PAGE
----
Chiropractic pillows: “Pillow Talk” courtesy of guest author Dr. George Russell

My colleague George Russell fields questions about pillows and how to get the most out of a night's sleep.
Chiropractic for scoliosis: Does it help?

Chiropractic for scoliosis: Does it help?

Many chiropractors offer treatment programs for patients with scoliosis: side-to-side curvature of the spine. Are these treatment protocols justified by the state of scientific research? Are they effective?
Magnesium for migraines

Magnesium for migraines

Discover an easy nutritional option that's been shown to cut the frequency of migraine attacks by 40%.
Exercise for neck pain: 5 experts weigh in

Exercise for neck pain: 5 experts weigh in

Best exercises for neck pain? Four experts weigh in.
Chiropractic better for neck pain

Chiropractic better for neck pain

The Annals of Internal Medicine published a research study demonstrating that chiropractic care is the best approach for neck pain.

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“Dr. Lavine’s treatment addresses several conditions that I developed early: fibromyalgia, chronic back pain, knee pain, and foot problems. You’d think I was a walking disaster! But at 61 I lead an active life and manage quite well. I don’t need pain medicines and my overall health is better. I can work long days reading, writing, teaching, and making jewelry– all of which I love.”

Mariana R

“I have been going to Ron Lavine for a number of years. His neurotactile therapy works wonders for the aches and pains which I have. I think it feels better than a massage. I highly recommend him.”

Liz Cook

“I have known Ron for over 20 years. I have had to use his services from time to time because of either back problems, or shoulder and neck issues. Every time, Ron solved my problems through efficient treatments.”

Michel Couturier

About Dr Lavine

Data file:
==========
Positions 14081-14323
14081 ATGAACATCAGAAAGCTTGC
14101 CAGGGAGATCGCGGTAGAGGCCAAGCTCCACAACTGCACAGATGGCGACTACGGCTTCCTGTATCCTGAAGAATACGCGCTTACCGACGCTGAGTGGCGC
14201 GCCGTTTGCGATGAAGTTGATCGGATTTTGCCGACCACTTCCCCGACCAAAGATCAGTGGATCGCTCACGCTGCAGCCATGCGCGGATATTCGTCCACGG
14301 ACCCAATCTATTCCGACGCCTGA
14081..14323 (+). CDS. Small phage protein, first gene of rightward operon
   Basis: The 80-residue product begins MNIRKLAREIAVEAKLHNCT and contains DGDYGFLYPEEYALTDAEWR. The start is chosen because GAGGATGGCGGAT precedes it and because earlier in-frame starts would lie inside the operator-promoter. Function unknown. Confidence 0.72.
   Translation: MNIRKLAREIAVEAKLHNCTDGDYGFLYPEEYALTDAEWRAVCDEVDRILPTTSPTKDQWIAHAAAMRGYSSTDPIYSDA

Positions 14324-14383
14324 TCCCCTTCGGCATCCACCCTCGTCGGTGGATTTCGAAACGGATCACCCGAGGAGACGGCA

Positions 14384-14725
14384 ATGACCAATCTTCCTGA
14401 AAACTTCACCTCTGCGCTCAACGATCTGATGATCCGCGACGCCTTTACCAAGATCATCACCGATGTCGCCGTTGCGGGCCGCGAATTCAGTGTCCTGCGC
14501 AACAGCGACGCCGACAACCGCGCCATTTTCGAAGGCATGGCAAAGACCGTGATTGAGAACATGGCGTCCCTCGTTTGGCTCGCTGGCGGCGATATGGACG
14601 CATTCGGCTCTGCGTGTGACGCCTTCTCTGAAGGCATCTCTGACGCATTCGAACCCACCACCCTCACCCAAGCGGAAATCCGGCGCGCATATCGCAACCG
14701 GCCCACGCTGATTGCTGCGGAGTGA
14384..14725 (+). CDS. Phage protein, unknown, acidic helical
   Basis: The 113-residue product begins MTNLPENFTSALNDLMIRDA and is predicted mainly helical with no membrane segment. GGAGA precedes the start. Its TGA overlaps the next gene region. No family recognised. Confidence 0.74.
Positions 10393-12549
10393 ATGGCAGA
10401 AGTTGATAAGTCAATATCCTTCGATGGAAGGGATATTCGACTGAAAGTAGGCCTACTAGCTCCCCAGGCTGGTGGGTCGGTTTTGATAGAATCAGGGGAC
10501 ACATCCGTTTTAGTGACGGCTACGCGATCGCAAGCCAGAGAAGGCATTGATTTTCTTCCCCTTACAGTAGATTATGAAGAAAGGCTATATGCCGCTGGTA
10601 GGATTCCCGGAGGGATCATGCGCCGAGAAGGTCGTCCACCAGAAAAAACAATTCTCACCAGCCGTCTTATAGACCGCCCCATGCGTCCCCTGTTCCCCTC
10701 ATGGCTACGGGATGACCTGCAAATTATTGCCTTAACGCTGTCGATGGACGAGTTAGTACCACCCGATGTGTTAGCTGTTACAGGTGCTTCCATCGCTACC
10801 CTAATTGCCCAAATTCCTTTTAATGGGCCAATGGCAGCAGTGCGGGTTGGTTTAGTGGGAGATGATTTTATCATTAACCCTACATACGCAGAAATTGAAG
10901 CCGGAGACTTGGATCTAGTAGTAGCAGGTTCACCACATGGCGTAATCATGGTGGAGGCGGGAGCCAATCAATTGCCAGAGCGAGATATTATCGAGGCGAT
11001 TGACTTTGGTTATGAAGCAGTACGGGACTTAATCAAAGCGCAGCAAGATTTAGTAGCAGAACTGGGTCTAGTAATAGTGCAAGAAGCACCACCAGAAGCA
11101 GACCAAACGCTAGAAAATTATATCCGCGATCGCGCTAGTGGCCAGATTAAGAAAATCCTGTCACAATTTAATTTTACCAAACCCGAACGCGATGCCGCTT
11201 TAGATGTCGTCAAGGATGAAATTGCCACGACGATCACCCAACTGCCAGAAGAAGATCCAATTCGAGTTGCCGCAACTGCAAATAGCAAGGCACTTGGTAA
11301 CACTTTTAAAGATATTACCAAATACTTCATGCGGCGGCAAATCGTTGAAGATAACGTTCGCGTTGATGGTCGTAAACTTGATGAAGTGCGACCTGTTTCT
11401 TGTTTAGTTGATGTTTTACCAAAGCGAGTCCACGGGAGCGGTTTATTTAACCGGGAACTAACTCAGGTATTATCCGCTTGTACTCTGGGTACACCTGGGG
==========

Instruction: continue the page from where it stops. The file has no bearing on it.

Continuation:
Dr. Lavine’s training as a Doctor of Chiropractic positions him as an expert in the conservative care of headache, pinched nerves, and problems of the neck, shoulders, and upper back. With nearly forty years experience, he’s able to root out the causes of your pain problems and work directly toward a solution.


Is chiropractic care safe?


Is chiropractic care gentle?

Dr. Lavine uses a range of treatment methods, some of which are extremely gentle. Part of his experience lies in choosing the right style of treatment to get you system functioning better as quickly as possible.

Are there negative side-effects?

The most common side effects of chiropractic care are positive ones – feeling healthier and more robust. Another common side effect is a temporary increase in soreness. This typically resolves within a day or two. More significant side effects – worsening your underlying condition or creating a problem you didn’t already have – are exceedingly rare.

How long will Dr. Lavine spend with me?

There’s no set length for an appointment. But Dr. Lavine never typically schedules more than two patient visits per hour, and leaves double time for a consultation with a new patient.

Will Dr. Lavine treat me on the first visit?

Most often, yes.

Will Dr. Lavine crack my back?